Irish migrant identities and community life in Melbourne and Chicago, 1840-1890
Item statusRestricted Access
Embargo end date27/11/2022
Cooper, Sophie Elizabeth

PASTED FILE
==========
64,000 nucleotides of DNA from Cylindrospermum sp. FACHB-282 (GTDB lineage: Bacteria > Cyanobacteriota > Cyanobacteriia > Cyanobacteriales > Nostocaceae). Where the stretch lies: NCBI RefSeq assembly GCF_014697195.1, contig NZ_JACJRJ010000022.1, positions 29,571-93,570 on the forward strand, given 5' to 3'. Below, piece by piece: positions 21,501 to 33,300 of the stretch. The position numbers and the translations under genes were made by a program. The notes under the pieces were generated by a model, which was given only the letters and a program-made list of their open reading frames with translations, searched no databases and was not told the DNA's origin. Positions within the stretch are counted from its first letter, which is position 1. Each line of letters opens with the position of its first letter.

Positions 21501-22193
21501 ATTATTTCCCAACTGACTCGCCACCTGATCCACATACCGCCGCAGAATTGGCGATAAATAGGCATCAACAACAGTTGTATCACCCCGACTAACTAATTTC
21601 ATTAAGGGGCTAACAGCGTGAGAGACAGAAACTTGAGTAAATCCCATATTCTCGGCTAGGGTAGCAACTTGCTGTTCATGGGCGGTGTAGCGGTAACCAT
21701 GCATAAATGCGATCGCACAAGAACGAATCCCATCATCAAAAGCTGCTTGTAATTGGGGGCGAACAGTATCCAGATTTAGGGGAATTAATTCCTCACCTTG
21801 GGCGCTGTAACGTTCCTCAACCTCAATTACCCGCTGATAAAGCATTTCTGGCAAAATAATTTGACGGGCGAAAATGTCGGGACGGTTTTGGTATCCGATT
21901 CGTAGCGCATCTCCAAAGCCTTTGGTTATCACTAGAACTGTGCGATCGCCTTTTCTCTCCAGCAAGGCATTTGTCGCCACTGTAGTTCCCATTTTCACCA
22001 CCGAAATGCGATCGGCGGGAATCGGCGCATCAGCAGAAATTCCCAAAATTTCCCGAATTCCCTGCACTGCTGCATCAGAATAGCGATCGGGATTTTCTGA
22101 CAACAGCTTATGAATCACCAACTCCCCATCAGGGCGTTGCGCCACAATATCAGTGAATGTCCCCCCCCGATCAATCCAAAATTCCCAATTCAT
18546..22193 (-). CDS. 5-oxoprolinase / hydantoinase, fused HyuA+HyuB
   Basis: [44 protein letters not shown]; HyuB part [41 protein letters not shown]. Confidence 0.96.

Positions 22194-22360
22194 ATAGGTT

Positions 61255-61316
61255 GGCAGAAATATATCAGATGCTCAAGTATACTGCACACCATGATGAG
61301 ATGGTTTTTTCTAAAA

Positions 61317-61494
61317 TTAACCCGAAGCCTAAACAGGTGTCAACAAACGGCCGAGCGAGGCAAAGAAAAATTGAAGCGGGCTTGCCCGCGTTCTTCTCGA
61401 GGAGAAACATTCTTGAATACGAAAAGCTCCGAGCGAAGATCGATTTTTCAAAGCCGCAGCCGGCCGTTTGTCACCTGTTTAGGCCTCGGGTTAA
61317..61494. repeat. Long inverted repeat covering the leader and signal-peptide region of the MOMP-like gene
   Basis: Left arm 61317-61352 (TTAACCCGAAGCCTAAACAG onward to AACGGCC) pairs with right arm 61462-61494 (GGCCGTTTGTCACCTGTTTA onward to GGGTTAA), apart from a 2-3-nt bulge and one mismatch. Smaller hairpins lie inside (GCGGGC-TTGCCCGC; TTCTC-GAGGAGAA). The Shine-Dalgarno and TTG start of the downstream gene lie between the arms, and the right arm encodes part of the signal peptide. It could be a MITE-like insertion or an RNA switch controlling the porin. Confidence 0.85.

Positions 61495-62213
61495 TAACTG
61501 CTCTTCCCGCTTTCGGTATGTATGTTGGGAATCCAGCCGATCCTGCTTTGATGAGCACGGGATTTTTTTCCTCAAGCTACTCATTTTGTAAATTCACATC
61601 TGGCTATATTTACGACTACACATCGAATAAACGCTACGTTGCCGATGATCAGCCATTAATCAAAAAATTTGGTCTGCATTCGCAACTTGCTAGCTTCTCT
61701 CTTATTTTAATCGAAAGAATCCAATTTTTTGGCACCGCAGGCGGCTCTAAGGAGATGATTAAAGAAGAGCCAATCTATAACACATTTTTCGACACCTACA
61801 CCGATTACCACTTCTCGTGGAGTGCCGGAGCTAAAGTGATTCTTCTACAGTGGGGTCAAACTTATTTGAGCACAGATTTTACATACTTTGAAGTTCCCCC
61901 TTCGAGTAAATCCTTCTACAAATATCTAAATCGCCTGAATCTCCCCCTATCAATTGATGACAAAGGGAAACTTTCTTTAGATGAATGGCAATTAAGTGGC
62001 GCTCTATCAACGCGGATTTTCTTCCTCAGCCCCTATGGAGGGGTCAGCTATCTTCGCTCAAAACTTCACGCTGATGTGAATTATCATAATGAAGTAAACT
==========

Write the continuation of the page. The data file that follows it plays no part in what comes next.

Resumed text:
This thesis examines the influences on Irish identity articulation within Melbourne and Chicago during the nineteenth century. Bringing together ethnicity and religious devotion, this thesis argues that the foundational identities encouraged by religious orders within parish schools and societies were fundamental to the shape of nationalist politics that emerged in each city. While the imperial and republican contexts of Melbourne and Chicago presented specific opportunities and restrictions on Irish cultural and political identity articulation, the ethnic pluralism of the Catholic Church in each city influenced the networks established between Irish migrants across class, occupation, and gender. In turn, the Catholic parish structures of each city altered how Irish identity was articulated at a local and global level. While focusing on Irish Catholic identity, this thesis also examines the establishment of secular and ethnic Irish institutions utilised by middle-class culture brokers within Melbourne and Chicago to promote a civic Irish identity. It explores the ways that Irish migrants interpreted British imperial and American values to encourage diasporic Irish identities shaped by Irish and local contexts. Using comparison, this work identifies similarities between two cities previously dismissed as divergent and transnational links between Ireland, Australia and Chicago. Examining these societies over a fifty-year period allows for the interrogation of identity influencers over numerous generations, addressing the evolving shape of two cities and the Irish communities therein.